• Out of hours

The system needs to identify which resource is providing out of hours cover and over what time period.

Example scheduling board.

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2. Geography

Do you have individuals/teams that look after specific geographical areas? How are the boundaries determined (postcodes, radius, map coordinates) or are they matched to a list of identified properties/locations?

3. Target time

I have already covered SLA/KPIs in a previous article; all I have to say here is that you need to be aware of the contractual target time that is required for response and resolution, along with an indication of the priority of the task.

Being able to track response and resolved times along with related warning times to help you hit SLAs is a useful tool in the CAFM armoury.

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4. Travel time

How do you factor in travel time between locations? Is it manual, based on experience, rule of thumb (x miles in y hours) or do you pass parameters to mapping tools (Bing, Google etc) to determine the time?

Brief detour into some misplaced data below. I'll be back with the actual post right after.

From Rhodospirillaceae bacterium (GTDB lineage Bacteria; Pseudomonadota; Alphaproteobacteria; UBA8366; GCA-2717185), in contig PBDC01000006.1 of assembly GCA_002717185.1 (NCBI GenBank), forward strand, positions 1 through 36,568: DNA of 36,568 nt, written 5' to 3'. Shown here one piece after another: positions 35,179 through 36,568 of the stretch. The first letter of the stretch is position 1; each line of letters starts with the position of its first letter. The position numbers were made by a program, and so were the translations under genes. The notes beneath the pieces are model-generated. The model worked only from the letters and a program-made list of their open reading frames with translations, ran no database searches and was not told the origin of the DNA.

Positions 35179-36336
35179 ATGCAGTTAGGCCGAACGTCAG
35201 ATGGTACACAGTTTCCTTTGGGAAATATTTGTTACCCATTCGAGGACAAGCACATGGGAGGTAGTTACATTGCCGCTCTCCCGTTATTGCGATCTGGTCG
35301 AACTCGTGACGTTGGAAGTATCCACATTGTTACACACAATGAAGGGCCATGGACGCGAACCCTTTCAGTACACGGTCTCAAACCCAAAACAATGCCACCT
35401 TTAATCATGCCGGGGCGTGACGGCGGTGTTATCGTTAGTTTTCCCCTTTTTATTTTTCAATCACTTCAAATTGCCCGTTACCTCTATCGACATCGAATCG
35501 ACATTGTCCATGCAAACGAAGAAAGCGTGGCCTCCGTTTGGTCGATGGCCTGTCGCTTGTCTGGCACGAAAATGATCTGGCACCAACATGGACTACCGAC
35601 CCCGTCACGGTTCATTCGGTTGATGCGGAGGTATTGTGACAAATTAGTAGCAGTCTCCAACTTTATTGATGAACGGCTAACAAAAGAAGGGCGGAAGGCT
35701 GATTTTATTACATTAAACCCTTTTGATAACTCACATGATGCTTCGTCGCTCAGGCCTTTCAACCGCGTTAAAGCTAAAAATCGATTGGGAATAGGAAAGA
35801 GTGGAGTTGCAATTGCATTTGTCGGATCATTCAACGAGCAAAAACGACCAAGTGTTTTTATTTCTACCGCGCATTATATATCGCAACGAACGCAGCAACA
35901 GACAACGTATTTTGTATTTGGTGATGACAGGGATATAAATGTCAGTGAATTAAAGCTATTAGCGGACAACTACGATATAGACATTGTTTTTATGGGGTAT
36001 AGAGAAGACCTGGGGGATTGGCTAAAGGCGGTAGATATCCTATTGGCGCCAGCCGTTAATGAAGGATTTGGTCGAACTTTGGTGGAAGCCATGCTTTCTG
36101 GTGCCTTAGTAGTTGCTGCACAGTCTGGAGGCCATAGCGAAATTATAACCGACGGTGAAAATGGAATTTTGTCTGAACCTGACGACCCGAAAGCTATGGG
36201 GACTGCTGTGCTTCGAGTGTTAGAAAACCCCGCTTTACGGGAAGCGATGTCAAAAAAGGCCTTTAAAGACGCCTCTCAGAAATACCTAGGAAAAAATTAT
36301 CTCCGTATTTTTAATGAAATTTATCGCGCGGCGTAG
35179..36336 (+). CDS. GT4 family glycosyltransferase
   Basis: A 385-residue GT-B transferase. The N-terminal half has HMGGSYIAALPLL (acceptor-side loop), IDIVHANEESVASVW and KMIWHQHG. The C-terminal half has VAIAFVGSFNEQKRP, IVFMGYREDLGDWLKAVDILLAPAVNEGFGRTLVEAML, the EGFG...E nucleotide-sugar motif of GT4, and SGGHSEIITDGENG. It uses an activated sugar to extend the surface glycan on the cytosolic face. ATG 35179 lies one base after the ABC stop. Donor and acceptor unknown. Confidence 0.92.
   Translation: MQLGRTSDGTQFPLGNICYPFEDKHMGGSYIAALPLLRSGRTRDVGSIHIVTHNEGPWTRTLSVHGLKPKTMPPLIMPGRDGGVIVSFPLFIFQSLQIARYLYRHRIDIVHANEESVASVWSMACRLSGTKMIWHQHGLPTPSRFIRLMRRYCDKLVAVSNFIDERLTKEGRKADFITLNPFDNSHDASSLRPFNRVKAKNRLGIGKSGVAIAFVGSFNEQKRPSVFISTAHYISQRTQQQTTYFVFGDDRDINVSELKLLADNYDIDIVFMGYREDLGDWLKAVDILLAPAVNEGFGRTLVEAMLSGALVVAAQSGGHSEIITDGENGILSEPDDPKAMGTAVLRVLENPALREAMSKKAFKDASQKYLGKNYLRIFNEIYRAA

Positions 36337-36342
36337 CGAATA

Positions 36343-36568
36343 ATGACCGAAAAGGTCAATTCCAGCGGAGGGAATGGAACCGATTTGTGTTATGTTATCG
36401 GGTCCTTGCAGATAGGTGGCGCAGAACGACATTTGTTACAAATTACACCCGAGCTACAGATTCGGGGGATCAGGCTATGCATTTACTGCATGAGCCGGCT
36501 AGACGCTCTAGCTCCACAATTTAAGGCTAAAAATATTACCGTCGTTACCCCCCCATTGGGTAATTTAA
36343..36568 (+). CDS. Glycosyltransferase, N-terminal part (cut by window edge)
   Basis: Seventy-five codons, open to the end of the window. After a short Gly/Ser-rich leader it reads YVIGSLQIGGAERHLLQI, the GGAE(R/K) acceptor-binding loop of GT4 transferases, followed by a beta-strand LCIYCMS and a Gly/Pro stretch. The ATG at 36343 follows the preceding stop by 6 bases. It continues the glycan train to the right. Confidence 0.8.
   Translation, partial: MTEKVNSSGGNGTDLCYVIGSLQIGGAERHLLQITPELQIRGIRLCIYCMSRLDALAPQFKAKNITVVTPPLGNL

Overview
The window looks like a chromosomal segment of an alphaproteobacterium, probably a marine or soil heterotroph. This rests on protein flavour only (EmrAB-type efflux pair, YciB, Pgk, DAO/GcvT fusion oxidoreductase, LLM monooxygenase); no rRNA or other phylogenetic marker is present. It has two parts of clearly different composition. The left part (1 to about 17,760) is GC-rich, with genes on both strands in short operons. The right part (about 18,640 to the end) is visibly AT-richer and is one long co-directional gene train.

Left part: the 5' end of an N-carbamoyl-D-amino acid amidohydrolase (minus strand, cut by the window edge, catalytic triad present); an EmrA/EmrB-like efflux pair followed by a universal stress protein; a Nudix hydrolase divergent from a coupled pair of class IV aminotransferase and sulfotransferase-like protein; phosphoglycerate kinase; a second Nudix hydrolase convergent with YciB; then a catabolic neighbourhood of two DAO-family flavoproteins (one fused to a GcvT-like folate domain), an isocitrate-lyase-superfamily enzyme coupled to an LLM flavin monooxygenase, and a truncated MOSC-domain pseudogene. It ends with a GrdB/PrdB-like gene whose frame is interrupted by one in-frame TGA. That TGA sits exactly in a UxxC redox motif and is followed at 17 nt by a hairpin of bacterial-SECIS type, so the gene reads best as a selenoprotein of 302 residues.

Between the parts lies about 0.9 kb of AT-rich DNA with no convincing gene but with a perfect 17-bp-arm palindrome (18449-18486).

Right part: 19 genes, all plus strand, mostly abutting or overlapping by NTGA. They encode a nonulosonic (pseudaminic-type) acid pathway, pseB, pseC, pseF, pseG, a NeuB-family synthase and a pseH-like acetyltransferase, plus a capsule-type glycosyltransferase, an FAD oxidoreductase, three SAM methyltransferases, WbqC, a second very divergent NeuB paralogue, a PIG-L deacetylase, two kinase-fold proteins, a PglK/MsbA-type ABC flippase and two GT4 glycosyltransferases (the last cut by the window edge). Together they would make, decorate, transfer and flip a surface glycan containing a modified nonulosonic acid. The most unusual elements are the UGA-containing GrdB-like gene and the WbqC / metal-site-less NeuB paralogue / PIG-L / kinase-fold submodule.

5. Skills  

From an IT perspective, I would group these as: qualification, information, and competencies, that are specific to an employee undertaking their role. Have a look at my Skills posting for more details.

6. Location

  • Resource location

What are the start and end locations of the resource(s) being scheduled? Do they start from home or a works depot, do they end in the same location or a different one?

  • Work location

How are you storing the location of the address where work is to be done? It this just the postcode or do you use latitude and longitude? Do you hold details of the location’s configuration, site entrance, number of floors etc? Do you hold the location of the asset(s) that are to be worked on?

7. Rostering

Linked to availability, the system either needs to generate shift patterns or take account of them if your company operates shifts. The calculation of patterns may be simply rotational or must consider statutory breaks based on the business function.

8. Scheduling types

  • Planned maintenance

Often called Planned Preventive Maintenance (PPM), this is based on periodic maintenance of an asset. These assets could be physical assets such as mechanical and electrical plant, fabric assets such as roofs, walls etc. There can also be grounds maintenance such as grass cutting in summer, and PPM can also be used for scheduling inspections for compliance or condition-based maintenance.